To consolidate, disseminate, and gather information concerning the 710 expansion into our San Rafael neighborhood and into our surrounding neighborhoods. If you have an item that you would like posted on this blog, please e-mail the item to Peggy Drouet at pdrouet@earthlink.net

Monday, February 3, 2014

China smog so bad the daily sunrise is broadcast on giant TVs for residents who can't see it


By Chloe Glover, January 19, 2014

LED screens around the city are now broadcasting the natural sight we take for granted as the first wave of health-threatening smog hits.

Dense: Screens break up the air pollution in Beijing, China
Dense: Screens break up the air pollution in Beijing, China

Do not adjust your set - this screen is now the only chance Beijing residents have of seeing the daily sunrise in their city.

Broadcast on giant panels usually reserved for tourist advertisements, the footage highlights the extent of the problem of dangerous air pollution.

A lack of sky vision has become such an issue that people now flock to the screens which are located at several points.

Air pollution monitors issued a severe air warning to inhabitants on Thursday and urged the elderly and school children to stay inside until the air quality reached a safer level.

  Air pollution in Beijing, China
Sunrise? Dim glow smothered by smog
 Those that had to brave the acrid odour to travel to work donned face masks to try limit the effects of the smog on their health.

Smog is the visible evidence of a mixture of emissions, such carbon monoxide, nitrogen oxide and sulfur dioxide.

Although the city is renowned for having poor air quality yesterday's PM readings, which are used to measure the density of pollution,  reached 671 micrograms.

This is 26 times higher than the 25 micrograms the World Health Organisation considers safe and the highest since January 2013.

According to newspaper reports the government has pledged to cut coal use by 2.6million tonnes and channel $290bn into promoting cleaner air.

TV Sunrise is a Fraud, But Extreme Air Pollution in China Isn’t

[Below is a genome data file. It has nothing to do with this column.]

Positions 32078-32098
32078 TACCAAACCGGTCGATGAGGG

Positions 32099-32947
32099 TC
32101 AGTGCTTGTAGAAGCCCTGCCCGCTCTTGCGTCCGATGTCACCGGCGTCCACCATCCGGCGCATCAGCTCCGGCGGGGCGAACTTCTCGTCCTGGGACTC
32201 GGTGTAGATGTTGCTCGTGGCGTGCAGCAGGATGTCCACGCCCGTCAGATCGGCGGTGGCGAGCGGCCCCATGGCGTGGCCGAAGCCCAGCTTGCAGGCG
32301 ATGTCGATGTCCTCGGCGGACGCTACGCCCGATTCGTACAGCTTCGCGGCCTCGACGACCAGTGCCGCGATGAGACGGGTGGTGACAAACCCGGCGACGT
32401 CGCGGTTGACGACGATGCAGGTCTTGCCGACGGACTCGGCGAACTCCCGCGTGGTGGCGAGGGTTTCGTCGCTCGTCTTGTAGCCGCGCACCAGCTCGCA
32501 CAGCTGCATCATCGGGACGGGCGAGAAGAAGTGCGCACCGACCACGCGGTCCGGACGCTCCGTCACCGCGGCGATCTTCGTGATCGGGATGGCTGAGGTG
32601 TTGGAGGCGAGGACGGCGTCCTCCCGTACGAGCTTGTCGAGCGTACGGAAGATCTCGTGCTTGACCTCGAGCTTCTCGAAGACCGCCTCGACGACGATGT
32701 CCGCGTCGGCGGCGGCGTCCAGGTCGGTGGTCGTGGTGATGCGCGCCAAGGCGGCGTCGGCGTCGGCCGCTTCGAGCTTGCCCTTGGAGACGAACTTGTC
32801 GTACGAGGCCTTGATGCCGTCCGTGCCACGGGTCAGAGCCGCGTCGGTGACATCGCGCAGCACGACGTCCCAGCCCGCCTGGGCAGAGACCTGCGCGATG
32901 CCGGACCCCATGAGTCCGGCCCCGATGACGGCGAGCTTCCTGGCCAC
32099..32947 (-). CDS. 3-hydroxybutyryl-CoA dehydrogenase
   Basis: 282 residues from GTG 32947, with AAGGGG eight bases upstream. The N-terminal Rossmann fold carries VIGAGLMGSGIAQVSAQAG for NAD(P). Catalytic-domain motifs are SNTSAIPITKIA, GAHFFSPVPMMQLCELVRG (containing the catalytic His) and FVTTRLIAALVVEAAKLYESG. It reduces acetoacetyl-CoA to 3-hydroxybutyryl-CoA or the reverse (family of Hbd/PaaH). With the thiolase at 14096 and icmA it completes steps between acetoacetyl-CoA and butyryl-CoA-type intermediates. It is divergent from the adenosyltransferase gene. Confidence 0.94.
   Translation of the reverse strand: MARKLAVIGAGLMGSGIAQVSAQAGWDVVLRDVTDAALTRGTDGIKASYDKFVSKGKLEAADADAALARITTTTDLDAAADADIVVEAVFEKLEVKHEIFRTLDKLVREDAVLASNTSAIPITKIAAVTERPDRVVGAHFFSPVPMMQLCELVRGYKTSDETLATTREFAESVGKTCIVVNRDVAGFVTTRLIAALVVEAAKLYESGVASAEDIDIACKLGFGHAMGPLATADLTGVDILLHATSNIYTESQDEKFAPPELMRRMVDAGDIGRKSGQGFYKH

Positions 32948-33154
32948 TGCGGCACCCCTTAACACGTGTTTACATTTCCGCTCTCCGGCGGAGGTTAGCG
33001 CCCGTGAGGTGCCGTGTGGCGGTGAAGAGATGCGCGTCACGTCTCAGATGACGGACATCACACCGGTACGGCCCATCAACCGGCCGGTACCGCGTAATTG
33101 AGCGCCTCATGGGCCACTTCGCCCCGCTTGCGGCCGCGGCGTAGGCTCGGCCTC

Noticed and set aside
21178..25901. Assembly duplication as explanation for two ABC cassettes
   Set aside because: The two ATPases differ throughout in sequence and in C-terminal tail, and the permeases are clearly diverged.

By Beth Buczynski, January 23, 2014

pollution in china

Air pollution in China is so bad, we all believed it when the Internet claimed Beijing residents had to watch the sunrise on television. That story turned out to be a fraud, but the pollution that inspired it is real, and headed for America.

Over the weekend, I was appalled by a post in my Facebook feed. It was an article published by the UK’s Daily Mail featuring what has become a familiar scene over the past few years: Beijing smothered in smog. What made this image different was the massive LED television screen. The article claimed that pollution was now so severe in Beijing that residents now watch radiant sunrises broadcast on a huge screen in Tiananmen Square. Like this:

tiananmen-sunrise pollution in china

The Internet went crazy, and the article was reposted and shared by some of the biggest media outlets. Within 24 hours (as is often the case) those willing to dig a bit deeper exposed it as a fraud. While Tiananmen Square does indeed have a massive television screen, it’s purpose isn’t to provide pixelated vitamin D–the image that had everyone in an uproar was just a moment in a longer commercial meant to promote tourism. Just because this story was blown way out of proportion doesn’t mean air pollution in China really isn’t as bad as we thought, however. It is. Maybe even worse.

Just days after the fake sunrise story went viral and then fizzled, the Guardian (a much more reputable UK news outlet), reported on a new study that found air pollution in China isn’t staying in China. In fact, it’s traveling in large quantities across the Pacific Ocean to the U.S. West Coast, increasing the number of smog days for Americans.
“We’ve outsourced our manufacturing and much of our pollution, but some of it is blowing back across the Pacific to haunt us,” study co-author Steve Davis, a scientist at University of California Irvine, said in the Guardian article.

“Between 17 and 36% of various air pollutants in China in 2006 were related to the production of goods for export, according to the report, and a fifth of that specifically tied to US-China trade.”
Though we criticize China for its lack of environmental regulation, we’re actually a big part of the problem. The United States imports a massive amount of Chinese goods, from electronics to food. We’re the customer who demands cheaper goods faster, and like a good supplier, China has done whatever it must to please us. Even if it means polluting its own air and soil.

So though air pollution in China has not yet made fake sunrises a necessity, it very well could in the future. And if China loses its ability to see the sun, our own line of sight won’t be very far behind.